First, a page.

COVID claims Twin Cities writer, activist Mel Reeves

Mel Reeves speaks at a press conference
Mel Reeves speaks at a March 2016 press conference after the Hennepin County Attorney's Office declined to indict police officers in the death of Jamar Clark.
Christopher Juhn for MPR News 2016

Updated 2:22 p.m.

Mel Reeves, a longtime Twin Cities writer and activist, died from complications of COVID-19.

Reeves, 64, spent decades chronicling and participating in the region’s protest movements. The publisher of the Minnesota Spokesman-Recorder newspaper, where Reeves worked as community editor, said he embodied the newspaper’s tradition as a "voice for the voiceless."

The paper on Thursday announced Reeves’ death.

Reeves was passionate about telling stories that helped shed light on important issues in the Twin Cities, said Larry Fitzgerald Sr., a longtime columnist, reporter and editor at the Spokesman-Recorder who knew Reeves for 25 years.

"He was just a terrific, passionate person always about community relations and making sure that things were fair for everybody,” he said.

In early April, Reeves was a guest on MPR News host Angela Davis' program during the trial of Derek Chauvin for the killing of George Floyd while in police custody. Reeves, who spent years protesting against police violence, explained how he viewed his role in media.

"I think I give people full disclosure, ‘cause if people look me up and they see me as an activist, it may puzzle some folks. So, you know, I'm an activist slash journalist,” he said in the interview.

While hospitalized with COVID late last year, Reeves urged people to be safe and wear masks. Reeves hadn’t received the vaccine. But he was concerned about his health and wore masks, said Nekima Levy Armstrong, a civil rights attorney who knew Reeves well and spoke with him recently about his vaccination status.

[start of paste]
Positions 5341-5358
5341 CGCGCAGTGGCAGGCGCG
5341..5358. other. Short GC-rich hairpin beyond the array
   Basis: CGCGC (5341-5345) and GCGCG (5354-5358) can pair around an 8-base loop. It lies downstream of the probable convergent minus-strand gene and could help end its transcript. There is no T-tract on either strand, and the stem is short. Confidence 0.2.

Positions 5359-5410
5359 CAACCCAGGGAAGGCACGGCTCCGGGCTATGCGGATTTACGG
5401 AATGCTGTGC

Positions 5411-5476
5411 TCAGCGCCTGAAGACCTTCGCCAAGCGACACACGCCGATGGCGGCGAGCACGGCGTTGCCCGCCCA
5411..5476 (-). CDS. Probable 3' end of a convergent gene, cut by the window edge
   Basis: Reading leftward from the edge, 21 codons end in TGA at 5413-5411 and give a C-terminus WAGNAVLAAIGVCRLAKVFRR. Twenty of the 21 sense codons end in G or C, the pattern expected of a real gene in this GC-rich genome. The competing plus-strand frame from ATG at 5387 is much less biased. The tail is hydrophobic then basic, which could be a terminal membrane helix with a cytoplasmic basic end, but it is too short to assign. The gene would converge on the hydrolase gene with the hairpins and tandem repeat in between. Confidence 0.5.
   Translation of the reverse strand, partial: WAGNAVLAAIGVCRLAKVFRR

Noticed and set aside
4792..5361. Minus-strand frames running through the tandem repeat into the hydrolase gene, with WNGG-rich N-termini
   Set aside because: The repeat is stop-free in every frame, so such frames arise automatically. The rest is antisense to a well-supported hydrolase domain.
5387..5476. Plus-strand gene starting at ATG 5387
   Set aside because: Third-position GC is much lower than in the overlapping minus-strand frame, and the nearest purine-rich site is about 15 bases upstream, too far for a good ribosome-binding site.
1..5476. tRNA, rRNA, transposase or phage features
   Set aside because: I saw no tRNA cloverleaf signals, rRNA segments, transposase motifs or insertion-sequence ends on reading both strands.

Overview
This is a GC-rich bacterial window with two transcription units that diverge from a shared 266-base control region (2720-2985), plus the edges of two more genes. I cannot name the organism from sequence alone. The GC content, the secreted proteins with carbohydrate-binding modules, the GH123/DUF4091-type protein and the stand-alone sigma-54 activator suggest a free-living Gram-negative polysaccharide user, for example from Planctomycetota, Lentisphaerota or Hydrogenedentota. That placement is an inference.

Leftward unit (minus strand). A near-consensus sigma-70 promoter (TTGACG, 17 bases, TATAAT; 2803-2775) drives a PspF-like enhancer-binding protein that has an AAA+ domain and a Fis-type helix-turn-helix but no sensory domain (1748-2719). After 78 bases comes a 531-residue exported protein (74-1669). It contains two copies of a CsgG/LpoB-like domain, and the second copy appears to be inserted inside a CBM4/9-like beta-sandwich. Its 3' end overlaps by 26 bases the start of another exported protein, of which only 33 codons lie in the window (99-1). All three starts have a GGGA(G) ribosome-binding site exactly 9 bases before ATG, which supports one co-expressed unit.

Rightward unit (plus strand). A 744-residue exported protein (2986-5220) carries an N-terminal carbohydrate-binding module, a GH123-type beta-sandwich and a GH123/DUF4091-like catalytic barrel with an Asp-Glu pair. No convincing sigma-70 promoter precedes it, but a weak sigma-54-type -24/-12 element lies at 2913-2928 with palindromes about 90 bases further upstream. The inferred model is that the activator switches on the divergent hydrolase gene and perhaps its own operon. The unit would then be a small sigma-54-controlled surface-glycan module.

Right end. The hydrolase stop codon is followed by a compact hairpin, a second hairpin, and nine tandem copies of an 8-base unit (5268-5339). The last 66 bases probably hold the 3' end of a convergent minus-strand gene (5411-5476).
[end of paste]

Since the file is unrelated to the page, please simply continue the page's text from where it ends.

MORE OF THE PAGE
“I was totally shocked when he called me to tell me he had COVID because of all the times we were out there marching … and he was fine,” Levy Armstrong said.

Reeves started to speak out while he was in the hospital about the importance of vaccination, said Tracey Williams-Dillard, publisher of the Spokesman-Recorder, the oldest continually publishing Black newspaper in the United States.

In his final days, Reeves asked Williams-Dillard to bring his computer to his hospital room.  

“He wanted to write. He wanted to hang on to life. He wanted to live through his writing,” Williams-Dillard said. “He was determined to continue to write, despite the fact that he couldn’t hardly breathe.” 

From his hospital bed, Reeves wrote the Spokesman-Recorder’s final front-page story of 2021.

His final piece ended: “Yes, the year was long, but we endured, and with the spirit of our ancestors we look ahead, never satisfied to just endure but to endure until we overcome.” 

Reeves’ health had declined in recent days and he was moved to intensive care, Williams-Dillard said.

“He called me up one day, maybe about three days before he passed, and he said, ‘Tracey, I just want to tell you something.’ And I said, ‘What’s that, Mel?’ And he said, ‘Tracey, I love you. And I love the Spokesman.’ And I said, ‘I love you too, Mel.’”

MPR News reporter Matt Sepic contributed to this report.

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